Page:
Diana Rose is a role model working hard to help others improve their lives. She knows what it means to struggle and to prevail against the odds.
The single mother of four lives in Clearwater and works for the State of Florida in downtown St. Petersburg as a public assistance eligibility specialist for the Department of Children and Families. She helps those in need, whether with funds for food or Medicare.
Where does Rose find the time and energy for her compassionate determination to help others?
She also volunteers at her children's schools. She is a student mentor at Clearwater High School, and a math tutor at Belleair Elementary School. Rose also has developed a poetry lesson plan at Largo Middle School.
Rose can relate to some of the citizens she helps. Though Rose has a car, she confesses it is unreliable. For four years she has taken public transportation to work, a job where her supervisor can't remember Rose ever being late.
Additionally, Rose walks six miles round-trip to Clearwater High School for her mentoring program, in addition to her trips to Largo Middle School and Belleair Elementary.
Her public transportation days and long walks may come to an end, thanks to the Tampa Bay Buccaneers.
Monday while taking a break from work, Rose walked outside to notice co-workers, Bucs cheerleaders and players lining the sidewalk, leading to a new white 2012 Ford Focus. Rose’s new car.
The giveaway is the third consecutive year the Bucs have found a needy citizen to award a car -- trying to better the lives of some of the area's top residents.
The program is called "Road to Success," and this year some 400 residents were nominated. Rose was nominated by her supervisor, Donna Lytwyn.
The sticker on the Ford Focus showed the price of the car to be $18,390.
When Bucs linebacker Dekoda Watson greeted Rose, opened the driver's side door, handed over the keys and escorted her to the driver's seat, Rose held her face in her hands, stunned at the gift, with tears of joy.
Later when composed, Rose lauded the Bucs.
"Somewhere, my dad is looking down smiling," Rose said. "He was with the Bucs from Day 1. I don’t know of any major league team that gives more than the Tampa Bay Buccaneers. They give to children, they give to families... and they have given to me."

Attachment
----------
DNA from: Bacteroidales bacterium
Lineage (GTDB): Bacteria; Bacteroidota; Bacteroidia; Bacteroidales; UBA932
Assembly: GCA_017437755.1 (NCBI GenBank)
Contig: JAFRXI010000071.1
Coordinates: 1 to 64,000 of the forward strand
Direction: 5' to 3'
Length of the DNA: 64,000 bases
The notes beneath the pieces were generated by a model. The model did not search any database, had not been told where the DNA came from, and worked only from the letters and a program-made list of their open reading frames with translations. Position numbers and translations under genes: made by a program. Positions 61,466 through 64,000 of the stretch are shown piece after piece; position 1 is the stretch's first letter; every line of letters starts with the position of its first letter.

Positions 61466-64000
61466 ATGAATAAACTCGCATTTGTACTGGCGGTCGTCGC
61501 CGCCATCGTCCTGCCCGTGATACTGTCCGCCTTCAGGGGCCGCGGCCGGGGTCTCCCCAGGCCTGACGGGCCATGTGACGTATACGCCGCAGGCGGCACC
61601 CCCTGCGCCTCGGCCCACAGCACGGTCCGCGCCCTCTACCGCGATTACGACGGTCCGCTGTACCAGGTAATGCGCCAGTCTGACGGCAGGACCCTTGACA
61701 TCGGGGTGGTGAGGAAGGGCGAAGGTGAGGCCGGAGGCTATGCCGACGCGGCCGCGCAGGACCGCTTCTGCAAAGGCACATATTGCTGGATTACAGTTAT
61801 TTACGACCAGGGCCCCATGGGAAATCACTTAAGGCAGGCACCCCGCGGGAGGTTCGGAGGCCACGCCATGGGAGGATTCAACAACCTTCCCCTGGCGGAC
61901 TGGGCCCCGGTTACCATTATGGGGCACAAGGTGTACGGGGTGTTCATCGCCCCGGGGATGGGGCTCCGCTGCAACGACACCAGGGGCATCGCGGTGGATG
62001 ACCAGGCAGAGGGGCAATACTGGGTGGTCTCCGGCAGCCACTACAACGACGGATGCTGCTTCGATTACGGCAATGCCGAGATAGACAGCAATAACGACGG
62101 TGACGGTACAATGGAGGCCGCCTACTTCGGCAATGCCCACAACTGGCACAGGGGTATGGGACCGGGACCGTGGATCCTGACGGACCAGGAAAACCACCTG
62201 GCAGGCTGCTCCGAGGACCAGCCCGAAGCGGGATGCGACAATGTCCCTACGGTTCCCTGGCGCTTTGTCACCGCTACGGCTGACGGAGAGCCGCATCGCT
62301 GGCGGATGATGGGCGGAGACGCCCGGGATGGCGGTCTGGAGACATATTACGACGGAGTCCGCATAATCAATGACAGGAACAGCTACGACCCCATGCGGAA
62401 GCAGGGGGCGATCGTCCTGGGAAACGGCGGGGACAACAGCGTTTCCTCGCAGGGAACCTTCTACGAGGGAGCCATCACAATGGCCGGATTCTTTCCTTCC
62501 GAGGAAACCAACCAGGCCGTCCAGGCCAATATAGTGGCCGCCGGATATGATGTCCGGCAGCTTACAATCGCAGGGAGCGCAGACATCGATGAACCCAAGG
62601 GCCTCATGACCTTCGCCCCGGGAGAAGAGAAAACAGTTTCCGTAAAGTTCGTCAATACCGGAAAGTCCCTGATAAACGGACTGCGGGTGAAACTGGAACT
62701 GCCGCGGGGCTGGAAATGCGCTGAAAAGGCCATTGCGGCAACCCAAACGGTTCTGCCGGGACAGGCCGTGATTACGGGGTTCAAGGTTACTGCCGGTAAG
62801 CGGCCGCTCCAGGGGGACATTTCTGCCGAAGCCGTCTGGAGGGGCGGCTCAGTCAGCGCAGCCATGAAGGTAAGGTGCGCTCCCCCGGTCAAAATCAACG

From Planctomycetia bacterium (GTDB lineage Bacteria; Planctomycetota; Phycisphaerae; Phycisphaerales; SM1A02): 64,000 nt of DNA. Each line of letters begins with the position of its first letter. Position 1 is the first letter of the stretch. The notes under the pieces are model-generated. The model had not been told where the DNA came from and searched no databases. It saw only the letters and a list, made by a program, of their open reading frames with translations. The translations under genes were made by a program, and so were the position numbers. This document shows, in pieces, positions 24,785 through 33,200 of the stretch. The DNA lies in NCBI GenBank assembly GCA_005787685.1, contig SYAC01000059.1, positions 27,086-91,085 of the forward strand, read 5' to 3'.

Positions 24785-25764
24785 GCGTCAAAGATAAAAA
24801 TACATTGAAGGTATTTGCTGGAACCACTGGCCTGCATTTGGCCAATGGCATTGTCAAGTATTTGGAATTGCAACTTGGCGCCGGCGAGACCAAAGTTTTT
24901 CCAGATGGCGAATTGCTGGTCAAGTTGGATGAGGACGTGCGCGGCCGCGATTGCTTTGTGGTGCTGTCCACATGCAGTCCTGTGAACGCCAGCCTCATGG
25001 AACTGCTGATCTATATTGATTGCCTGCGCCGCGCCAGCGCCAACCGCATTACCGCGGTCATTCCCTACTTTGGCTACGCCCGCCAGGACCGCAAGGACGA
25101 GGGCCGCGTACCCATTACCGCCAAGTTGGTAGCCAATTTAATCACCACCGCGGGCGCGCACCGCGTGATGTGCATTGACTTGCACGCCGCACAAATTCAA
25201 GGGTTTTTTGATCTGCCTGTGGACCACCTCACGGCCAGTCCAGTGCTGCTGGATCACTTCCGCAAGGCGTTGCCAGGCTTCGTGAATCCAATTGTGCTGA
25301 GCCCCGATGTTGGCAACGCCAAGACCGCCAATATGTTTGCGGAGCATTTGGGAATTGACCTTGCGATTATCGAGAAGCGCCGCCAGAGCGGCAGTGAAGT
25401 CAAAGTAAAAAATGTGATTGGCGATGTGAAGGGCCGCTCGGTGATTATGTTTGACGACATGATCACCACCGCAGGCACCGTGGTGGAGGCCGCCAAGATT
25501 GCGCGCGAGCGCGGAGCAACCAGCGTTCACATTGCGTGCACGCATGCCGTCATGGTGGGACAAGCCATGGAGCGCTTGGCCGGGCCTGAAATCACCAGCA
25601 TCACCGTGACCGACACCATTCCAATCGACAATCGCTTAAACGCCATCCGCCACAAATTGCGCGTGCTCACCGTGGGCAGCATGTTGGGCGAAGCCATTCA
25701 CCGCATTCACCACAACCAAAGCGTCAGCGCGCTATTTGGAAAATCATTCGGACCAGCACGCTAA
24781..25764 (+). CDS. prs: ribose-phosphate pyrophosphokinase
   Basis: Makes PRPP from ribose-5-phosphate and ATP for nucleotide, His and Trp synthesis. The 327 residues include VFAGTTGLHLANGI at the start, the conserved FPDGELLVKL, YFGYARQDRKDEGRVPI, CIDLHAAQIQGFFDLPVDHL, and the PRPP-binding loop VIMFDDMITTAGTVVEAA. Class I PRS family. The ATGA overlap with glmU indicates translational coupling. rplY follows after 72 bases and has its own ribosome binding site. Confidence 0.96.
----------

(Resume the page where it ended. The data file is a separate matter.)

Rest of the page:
Despite the award, Rose kept thinking of those she helps on a daily basis.
"I work to make people live better," Rose said. "Every day is a good day here, I honestly can't say I have had a bad day because I love my job. But this tops everything.
"I have never won anything. Ever."
Watson smiled almost as much as Rose. Wearing his red No. 58 jersey, Watson was proud that a good woman was rewarded for her many good deeds.
"It's very humbling," said Watson, who is entering his third year with the Bucs. "There are a lot more heroes out there. With four kids and her job and doing so much for the community and her kids, she needed to be recognized and rewarded.
“Being a Buc means giving back to the community and that is what is special. This will live with me and live with [Rose] forever."
Rose already has plans on how to utilize her new ride.
"I will be able to take my youngest son to soccer practice and take the kids on a vacation," Rose said.
She also plans to take on sort of a promotion at work with new responsibilities where she will drive to Fort Myers to help out residents in need in southwest Florida.
Drive to Fort Myers, that is, in her new car, courtesy of the Tampa Bay Buccaneers.